Southern Fried Innovation
August 8, 2019 | Innovation
by ExperiencePoint

How KFC Keeps Its Menu Fresh For Customers Around The World

Southern Fried InnovationEver wonder how KFC keeps on top of its game, delighting current customers and acquiring new ones at the same time? With more than 22,000 restaurants in 135-plus countries around the globe, it takes more than those legendary 11 herbs and spices. It takes design thinking—with the customer at the center of it all.

Forbes recently highlighted the process in its piece: Menu Innovation Driving KFC’s Global Sales Momentum. In the first of this two-part series, we’ll look at how KFC is driving innovation around the world.

Every year since 2006, 300 of KFC’s top global marketing pros meet in Dallas at the company’s global headquarters. In this annual Marketing Planning Meeting, they talk about trends they see in their various corners of the world and brainstorm menu ideas based on what people in their regions prefer. It is where innovation begins at KFC.

The goal of these brainstorming sessions is to generate ideas that will delight people where they live. In KFC’s case, that means a laser focus on local customers’ needs, tastes and preferences. After their innovation teams do a deep dive into local preferences and they come up with one or more products to hone in on, then it’s time to test. And you will be amazed by what they come up with.

Sure, the company originated in the US and based itself on a secret recipe for southern fried chicken. But, can you imagine if the menu at your favorite KFC included shrimp doughnuts, egg tarts or a nacho box? That’s what’s selling in Thailand, Singapore and Australia, respectively, based on a hyper-local focus of that region’s eating habits. Then you’ve got the crazy inventive hybrids of local preferences combined with KFC tried and true winning recipes, like Australia’s Double Down Dog, which is a hot dog wrapped in a bun made of fried chicken (yes, you read that right). The original Zinger sandwich (spicy, fresh-made fried chicken sandwich) originated in Trinidad and Tobago in 1984 and is so popular worldwide that the word “zinger” is automatically associated with a fried chicken sandwich. It came to the U.S. finally in 2017, but Australia has been selling 22 million Zingers every year. This year, they’ve got a new twist—the Mac’n Cheese Zinger. It’s a Zinger with a mac and cheese bun.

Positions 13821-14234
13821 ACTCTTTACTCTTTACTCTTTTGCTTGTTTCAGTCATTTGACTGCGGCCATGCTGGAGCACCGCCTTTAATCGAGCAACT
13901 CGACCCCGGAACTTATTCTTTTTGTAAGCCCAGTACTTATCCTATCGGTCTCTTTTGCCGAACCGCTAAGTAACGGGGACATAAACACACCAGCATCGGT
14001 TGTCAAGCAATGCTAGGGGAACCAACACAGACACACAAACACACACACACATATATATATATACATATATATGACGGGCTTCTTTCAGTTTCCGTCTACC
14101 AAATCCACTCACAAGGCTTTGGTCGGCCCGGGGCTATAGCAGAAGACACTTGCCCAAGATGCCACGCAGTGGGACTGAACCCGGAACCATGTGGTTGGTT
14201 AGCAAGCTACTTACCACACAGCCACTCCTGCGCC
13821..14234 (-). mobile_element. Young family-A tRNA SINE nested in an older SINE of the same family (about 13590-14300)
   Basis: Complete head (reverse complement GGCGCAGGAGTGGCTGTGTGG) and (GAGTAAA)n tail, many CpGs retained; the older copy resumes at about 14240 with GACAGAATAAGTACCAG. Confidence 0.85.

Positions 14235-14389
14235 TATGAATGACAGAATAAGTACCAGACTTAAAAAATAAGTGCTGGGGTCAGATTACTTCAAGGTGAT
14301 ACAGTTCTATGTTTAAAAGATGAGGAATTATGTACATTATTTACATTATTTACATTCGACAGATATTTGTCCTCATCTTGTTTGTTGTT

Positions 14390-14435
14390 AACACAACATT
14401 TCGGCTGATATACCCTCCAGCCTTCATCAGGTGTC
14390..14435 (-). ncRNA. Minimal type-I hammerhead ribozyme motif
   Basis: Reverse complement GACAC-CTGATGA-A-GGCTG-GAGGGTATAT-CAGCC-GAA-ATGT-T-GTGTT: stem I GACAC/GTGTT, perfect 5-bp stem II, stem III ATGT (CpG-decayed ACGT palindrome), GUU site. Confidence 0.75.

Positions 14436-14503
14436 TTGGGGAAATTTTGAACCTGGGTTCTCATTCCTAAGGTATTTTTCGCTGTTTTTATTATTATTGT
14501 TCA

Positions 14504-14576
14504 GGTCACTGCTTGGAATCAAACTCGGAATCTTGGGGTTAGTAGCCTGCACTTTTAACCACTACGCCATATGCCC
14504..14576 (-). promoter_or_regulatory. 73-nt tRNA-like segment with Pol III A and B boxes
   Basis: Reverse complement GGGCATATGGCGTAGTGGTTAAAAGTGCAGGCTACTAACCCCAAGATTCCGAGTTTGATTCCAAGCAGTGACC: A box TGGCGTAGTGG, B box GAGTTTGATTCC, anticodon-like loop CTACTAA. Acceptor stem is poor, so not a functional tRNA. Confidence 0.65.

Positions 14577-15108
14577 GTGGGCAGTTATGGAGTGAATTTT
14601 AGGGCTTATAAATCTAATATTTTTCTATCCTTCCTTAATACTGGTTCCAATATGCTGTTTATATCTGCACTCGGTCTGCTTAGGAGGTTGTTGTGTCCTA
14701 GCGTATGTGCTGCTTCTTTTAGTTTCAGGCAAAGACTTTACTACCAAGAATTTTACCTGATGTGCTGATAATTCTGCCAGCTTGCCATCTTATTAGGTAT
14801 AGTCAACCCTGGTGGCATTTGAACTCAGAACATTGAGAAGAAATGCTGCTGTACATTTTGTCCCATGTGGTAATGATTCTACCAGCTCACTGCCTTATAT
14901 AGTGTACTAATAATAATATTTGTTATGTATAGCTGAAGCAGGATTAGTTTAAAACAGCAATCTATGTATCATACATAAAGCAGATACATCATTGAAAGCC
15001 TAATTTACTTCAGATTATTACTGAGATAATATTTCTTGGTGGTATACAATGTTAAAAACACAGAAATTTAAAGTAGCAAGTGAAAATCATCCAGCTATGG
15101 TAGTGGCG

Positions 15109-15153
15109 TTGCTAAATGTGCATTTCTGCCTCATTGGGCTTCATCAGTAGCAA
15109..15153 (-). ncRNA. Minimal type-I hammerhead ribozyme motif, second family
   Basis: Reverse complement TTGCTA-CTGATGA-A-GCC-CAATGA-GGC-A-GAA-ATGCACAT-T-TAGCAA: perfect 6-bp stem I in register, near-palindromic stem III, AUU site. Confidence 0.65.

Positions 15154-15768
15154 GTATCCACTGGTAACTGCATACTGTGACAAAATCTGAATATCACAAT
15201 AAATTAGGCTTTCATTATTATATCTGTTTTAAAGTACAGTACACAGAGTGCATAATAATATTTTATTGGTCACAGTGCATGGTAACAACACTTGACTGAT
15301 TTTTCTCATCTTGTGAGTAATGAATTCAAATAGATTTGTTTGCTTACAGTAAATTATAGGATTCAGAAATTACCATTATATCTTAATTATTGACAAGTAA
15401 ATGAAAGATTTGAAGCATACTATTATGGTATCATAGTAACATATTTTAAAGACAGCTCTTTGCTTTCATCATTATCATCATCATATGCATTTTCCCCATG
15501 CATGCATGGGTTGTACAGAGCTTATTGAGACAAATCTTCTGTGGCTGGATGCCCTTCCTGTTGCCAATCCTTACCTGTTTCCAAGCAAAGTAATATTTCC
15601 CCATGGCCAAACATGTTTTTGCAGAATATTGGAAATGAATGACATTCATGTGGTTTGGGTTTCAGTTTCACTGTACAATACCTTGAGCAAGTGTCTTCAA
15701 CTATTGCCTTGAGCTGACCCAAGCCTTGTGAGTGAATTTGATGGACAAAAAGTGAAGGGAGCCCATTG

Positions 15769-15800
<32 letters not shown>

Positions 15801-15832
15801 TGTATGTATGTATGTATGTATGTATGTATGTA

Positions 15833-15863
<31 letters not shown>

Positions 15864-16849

For KFC, thinking outside of the bucket doesn’t begin to cover it.

And the ideas keep coming. This year, KFC debuted a chicken tender taco in France, green chili crunch chicken in Malaysia and Chizza, and pizza with a fried chicken crust in the Philippines. In Canada, they took the country’s love of poutine—fries covered in gravy and other savory goodness—and turned it on its head, creating Chachos, which are like nachos but with chicken tenders instead of tortilla chips. How successful have the launches been? The track record is pretty impressive. This summer, KFC debuted chicken skin fries in Indonesia, and they sold out in one day. Their vegan Imposter Burger sold out in the U.K. in just four days.

And they did it all by keeping the local customer’s needs at the center of the innovation wheel.

Curious how KFC innovates in its home country? Read on.